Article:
Perhaps, not great in the sense that he always knew what the right decision was. But great in that he always had the courage to follow his heart and his intuition when making a decision. And great in that he accepted the responsibility to make decisions for himself, even the difficult ones, and did not cower in fear of persecution.
Perhaps, he was not great in that he had an immense wealth. But great in that he had a true passion for his work. He had purpose and direction and his work created a better life for his family, his friends, and society. He did not waste one minute of his life doing work that did not bring him joy and fulfillment and that did not make him a better human being. And he labored with the idea that his work was not a means to an end but a process to be appreciated and enjoyed.
Perhaps, he was not great in that he belonged with the majority. But he was great in that he was an individual who accepted and loved himself for who he was and not for who he wanted to be. He had the guts to stay true to himself even when the rest of the world conformed.
He was great in that he lived each day as though it were his last. He believed that the life that he had been given was a gift to be cherished. He knew that nothing in life is certain and guaranteed but the present moment, and so he lived his life according to this knowledge.
He was great in that he had the courage to fail. He knew that in order to succeed in life you must be willing to fail. If you are not willing to fail, then you will never try.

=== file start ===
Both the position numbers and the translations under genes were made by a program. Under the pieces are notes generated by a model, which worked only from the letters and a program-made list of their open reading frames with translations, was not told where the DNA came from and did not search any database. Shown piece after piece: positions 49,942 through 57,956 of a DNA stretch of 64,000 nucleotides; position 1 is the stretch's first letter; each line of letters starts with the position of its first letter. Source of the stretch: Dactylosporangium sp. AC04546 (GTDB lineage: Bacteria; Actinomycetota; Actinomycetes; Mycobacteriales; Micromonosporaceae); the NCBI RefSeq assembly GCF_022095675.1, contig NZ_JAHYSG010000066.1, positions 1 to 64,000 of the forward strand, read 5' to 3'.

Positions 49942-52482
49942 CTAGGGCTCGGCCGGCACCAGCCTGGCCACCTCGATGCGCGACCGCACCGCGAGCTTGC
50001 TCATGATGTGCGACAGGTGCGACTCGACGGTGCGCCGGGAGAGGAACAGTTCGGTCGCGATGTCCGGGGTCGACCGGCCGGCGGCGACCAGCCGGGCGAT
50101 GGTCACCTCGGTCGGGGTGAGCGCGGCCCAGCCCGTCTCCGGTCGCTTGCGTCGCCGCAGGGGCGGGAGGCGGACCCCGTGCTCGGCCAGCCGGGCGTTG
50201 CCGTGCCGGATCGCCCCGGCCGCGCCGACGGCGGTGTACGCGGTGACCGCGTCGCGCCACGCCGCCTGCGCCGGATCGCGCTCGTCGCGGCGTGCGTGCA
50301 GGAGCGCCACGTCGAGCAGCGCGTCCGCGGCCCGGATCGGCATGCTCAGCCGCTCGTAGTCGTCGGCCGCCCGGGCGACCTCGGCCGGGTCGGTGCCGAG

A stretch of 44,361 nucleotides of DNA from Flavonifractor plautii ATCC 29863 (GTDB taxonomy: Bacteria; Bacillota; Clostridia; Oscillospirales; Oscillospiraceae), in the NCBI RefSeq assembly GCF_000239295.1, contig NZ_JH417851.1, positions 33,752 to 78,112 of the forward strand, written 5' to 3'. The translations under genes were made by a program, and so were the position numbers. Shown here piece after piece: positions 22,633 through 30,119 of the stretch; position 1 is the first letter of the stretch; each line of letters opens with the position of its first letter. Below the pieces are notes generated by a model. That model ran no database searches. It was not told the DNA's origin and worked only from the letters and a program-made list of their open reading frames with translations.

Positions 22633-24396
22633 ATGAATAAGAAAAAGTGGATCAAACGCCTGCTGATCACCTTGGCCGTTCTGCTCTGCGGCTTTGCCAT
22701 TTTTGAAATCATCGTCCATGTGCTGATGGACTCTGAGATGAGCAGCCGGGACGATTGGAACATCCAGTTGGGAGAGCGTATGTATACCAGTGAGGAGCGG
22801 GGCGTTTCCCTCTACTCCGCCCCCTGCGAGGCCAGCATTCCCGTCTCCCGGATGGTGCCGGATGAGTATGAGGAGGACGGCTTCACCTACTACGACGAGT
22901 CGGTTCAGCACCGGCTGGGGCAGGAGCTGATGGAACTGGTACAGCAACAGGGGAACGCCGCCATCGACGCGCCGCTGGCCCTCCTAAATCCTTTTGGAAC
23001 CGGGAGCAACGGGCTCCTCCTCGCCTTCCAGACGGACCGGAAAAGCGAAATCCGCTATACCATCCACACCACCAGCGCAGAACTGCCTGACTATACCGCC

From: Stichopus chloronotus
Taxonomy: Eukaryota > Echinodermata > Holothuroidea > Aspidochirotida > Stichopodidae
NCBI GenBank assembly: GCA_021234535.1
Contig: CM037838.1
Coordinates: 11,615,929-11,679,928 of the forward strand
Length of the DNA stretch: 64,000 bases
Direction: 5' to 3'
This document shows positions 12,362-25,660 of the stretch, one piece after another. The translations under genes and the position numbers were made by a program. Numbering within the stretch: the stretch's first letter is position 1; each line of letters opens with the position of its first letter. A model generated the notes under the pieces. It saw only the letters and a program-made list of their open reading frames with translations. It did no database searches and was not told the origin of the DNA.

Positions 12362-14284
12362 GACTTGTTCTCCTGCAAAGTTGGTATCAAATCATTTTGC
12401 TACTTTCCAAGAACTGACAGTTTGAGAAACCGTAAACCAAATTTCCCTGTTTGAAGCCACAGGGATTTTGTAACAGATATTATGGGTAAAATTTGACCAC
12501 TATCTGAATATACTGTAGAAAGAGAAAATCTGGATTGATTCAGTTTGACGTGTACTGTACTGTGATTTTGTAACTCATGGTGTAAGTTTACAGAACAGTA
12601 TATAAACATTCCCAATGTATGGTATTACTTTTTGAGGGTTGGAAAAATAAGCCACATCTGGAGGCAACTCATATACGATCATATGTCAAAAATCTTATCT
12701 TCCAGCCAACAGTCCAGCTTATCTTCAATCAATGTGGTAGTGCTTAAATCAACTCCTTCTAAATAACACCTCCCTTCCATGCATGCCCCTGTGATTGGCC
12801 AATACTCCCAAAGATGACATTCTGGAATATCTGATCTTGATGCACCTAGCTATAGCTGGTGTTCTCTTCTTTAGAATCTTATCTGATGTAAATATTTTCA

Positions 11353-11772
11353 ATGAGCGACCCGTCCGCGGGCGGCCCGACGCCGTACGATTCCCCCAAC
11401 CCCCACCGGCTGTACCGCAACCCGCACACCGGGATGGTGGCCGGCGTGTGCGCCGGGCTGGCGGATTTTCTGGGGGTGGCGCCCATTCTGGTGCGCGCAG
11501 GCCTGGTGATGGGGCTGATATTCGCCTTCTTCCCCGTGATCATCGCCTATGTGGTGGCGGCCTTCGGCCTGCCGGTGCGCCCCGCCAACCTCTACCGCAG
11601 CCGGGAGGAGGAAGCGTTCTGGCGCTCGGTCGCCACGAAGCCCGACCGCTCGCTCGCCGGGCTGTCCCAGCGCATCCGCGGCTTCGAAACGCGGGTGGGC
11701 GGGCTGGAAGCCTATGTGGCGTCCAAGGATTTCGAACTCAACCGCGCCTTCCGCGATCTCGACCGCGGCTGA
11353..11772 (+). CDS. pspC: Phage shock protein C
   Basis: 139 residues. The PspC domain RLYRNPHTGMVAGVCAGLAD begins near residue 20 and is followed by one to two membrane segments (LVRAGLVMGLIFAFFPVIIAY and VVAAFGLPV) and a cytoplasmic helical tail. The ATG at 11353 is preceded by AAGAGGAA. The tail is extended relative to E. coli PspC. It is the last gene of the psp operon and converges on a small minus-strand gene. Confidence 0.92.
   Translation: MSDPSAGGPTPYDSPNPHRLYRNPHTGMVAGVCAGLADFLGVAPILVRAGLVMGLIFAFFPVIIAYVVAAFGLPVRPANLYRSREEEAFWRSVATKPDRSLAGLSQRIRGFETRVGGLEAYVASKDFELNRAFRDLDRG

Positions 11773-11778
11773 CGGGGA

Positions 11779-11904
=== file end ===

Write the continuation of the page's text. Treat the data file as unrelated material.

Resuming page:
He was great in that he had the courage to care. He did not allow himself to be oppressed by the indifference of society. Rather, he was brave enough to care and make emotional investments even if he was sometimes disappointed or hurt.
Finally, he was great in that he lived. No matter how dark the day or hopeless the circumstance or heavy the burden, he never gave up on this life. He always found a purpose and a reason. He always had hope.
What do you want your legacy to be? I would love to hear it!
I just read an article on MSN announcing that Lindsay Lohan is now “committed” to changing her life. Now, you know that I am 100% in support of anyone who wants to improve the quality of their life. Like I have said before, I believe the first step to living a better life is actually making the decision to live a better life.
But LiLo has decided that she is going do inspirational speaking! Apparently this is a part of her therapy but I am really not sure that this is a good idea. Are we really sure that Lindsay is ready to inspire young people?
I have two problems with Lindsay trying to inspire anyone. First, there is still an ongoing case dealing with LiLo lying to police about driving her car into a truck in June. Apparently, she tried to convince the police that she was only a passenger in the car. But from what I understand, she was the only one in the car. So if LiLo wasn’t driving the car, then who was? Maybe it was her twin from “Parent Trap.” Anyway, she might be going back to jail for a bit depending on how that case shakes out. And that is also assuming that she doesn’t raise any more ruckus in the meantime. Is this really the best time to be doing inspirational speaking?
The second problem I have with this is that she is not really helping herself. Yes, I understand it is part of her therapy. However, I really think she should be focused on improving her life and facing her problems before she tries to inspire anyone to do the same. You cannot take care of others unless you first take care of others. So lead by example, LiLo.
The top 5 people who inspire me the most: (1) Martin Luther King, (2) Mother Teresa, (3) Dalai Lama, (4) Franklin D. Roosevelt, and (5) Lindsay Lohan.
Oh wait, that’s not right. Lindsay Lohan didn’t make the list!
That’s my rant for the night.